Published: Friday, September 17, 2010, 7:00 AM
Bruce Eggler, The Times-Picayune
A plan to convert an abandoned Esplanade Avenue nursing home into a 40-unit apartment complex for low-income and disabled homeless tenants got a green light Thursday from the New Orleans City Council, but the developers still could face major hurdles in making the plan a reality.
After hearing forceful arguments from both supporters and critics of the proposal, the council voted 4-3 to overrule the Historic District Landmarks Commission and allow demolition of a small rear portion of the former Bethany Homes nursing home at 2535 Esplanade. The demolition is intended to allow creation of enough parking spaces to meet city requirements.
Councilwoman Susan Guidry, whose district includes the site, said the landmarks commission had no valid basis to deny the demolition because the building, by the commission’s own assessment, has no architectural or historic significance. She hinted that she thought the commission’s decision was based on opposition to the building’s proposed use, which she said it had no legal right to consider.
Voting with Guidry were President Arnie Fielkow, Stacy Head and Kristin Gisleson Palmer.
Voting to uphold the commission were Jackie Clarkson, Cynthia Hedge-Morrell and Jon Johnson.
None of the three dissenters offered an explanation for their votes during the meeting. Clarkson said afterward that she always tries to support the landmarks commission and thought its decision had been based on solid grounds, such as the applicants’ failure to provide final redevelopment plans, even though the commission’s staff and its architectural review committee had recommended approving the demolition.
The council’s consideration of the issue followed a 40-minute executive session, its second on the issue in recent weeks, at which it discussed the possibility the U.S. Department of Justice would sue the city if the project does not go forward. Federal law prohibits government actions that have the effect of discriminating against people with disabilities.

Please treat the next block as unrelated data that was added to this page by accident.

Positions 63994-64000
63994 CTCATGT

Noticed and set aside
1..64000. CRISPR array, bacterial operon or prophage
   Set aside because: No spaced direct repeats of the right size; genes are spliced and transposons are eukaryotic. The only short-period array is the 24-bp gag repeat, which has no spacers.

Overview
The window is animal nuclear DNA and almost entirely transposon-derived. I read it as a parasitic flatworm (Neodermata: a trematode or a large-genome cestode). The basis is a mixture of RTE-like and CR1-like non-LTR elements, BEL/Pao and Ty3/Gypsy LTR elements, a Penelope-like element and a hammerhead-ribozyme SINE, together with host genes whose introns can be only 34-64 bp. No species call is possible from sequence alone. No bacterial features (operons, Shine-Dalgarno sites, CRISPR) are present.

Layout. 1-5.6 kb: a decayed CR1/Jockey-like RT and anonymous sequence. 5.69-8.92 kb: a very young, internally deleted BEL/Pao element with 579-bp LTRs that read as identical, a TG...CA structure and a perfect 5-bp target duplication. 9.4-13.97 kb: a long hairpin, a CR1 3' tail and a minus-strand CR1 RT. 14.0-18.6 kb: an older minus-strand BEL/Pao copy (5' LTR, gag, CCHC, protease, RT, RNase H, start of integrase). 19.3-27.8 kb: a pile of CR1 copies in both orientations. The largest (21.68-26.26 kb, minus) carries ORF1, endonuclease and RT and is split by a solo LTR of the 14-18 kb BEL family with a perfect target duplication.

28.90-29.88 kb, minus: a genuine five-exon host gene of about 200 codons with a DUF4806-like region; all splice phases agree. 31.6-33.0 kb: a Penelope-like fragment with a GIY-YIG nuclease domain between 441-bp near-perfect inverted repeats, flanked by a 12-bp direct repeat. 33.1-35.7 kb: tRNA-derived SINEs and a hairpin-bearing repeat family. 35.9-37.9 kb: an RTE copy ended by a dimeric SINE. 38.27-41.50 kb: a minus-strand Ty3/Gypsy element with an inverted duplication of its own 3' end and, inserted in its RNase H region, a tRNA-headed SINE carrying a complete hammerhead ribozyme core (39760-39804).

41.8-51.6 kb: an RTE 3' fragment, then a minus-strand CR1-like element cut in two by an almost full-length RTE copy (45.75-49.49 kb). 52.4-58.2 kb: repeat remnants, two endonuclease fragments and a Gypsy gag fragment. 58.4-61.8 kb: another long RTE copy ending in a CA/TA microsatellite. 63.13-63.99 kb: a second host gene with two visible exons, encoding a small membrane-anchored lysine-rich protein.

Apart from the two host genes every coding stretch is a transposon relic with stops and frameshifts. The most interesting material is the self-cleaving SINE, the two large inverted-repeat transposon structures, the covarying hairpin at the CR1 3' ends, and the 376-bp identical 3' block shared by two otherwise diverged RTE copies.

Despite Thursday’s vote, the project’s developers — a consortium of the Gulf Coast Housing Partnership, Unity of Greater New Orleans and Common Ground, a national homeless-advocacy group — still can’t declare total victory.
The council added a proviso saying the developers must submit proof they have financing for the entire $5.5 million project in place before they can get a demolition permit. The developers also must return to the Board of Zoning Adjustments, which has twice refused to give them a waiver on the number of off-street parking spaces, for a setback waiver.
There also is a possibility the opponents, primarily neighbors who fear the complex’s tenants would increase crime and drug use in the area and cause property values to decline, will take the issue to court.
Unlike in previous debates on the issue, which often have centered on emotional criticisms of the idea of providing housing for homeless and low-income people in a historic residential neighborhood, many of the opponents made a point of sticking to architectural and procedural issues Thursday.
However, former state Sen. Hank Braden, one of the leaders of the opposition, denounced the threat of Justice Department intervention as “bogus nonsense” and warned the council that overturning the landmarks commission’s action would “ruin this city real fast.” He said the only reason many people buy homes in historic neighborhoods is the protection afforded to them by the commission.
His wife, Michele Braden, said Mayor Mitch Landrieu recently endorsed the idea of letting nearby John McDonogh High School use the Esplanade Avenue building as a cooking school and giving the service providers for the homeless use of another, unidentified city-owned building. Landrieu’s office said it could not confirm that.
Proponents, many of whom wore lapel stickers reading “Housing is a civil right,” emphasized that allowing the demolition would be a “reasonable accommodation” to a project they said would be an asset to the neighborhood.
In contrast to the 40 units they propose, developers said, the former nursing home had 121 units, 95 percent of whose occupants were indigent. They said the case management services to be offered at the new facility would help homeless people get back on their feet.
“Great things will happen there if we are allowed to be a part of that neighborhood,” said Angela Patterson of Unity.
Twenty units would be designated for disabled homeless tenants, with the other 20 reserved for low-income tenants. Onsite medical and social services would be provided by Odyssey House of Louisiana, which ultimately would own the complex. It would hire a management company to screen tenants, sign leases and run the building, Odyssey House CEO Ed Carlson said. It also would provide round-the-clock security.
Some neighbors claim Odyssey House’s nearby clinic already creates problems for them. They blame petty crimes in the area on Odyssey House clients. But Carlson said no one has ever produced documentation linking a crime to an Odyssey House client.
Bruce Eggler can be reached at firstname.lastname@example.org or 504.826.3320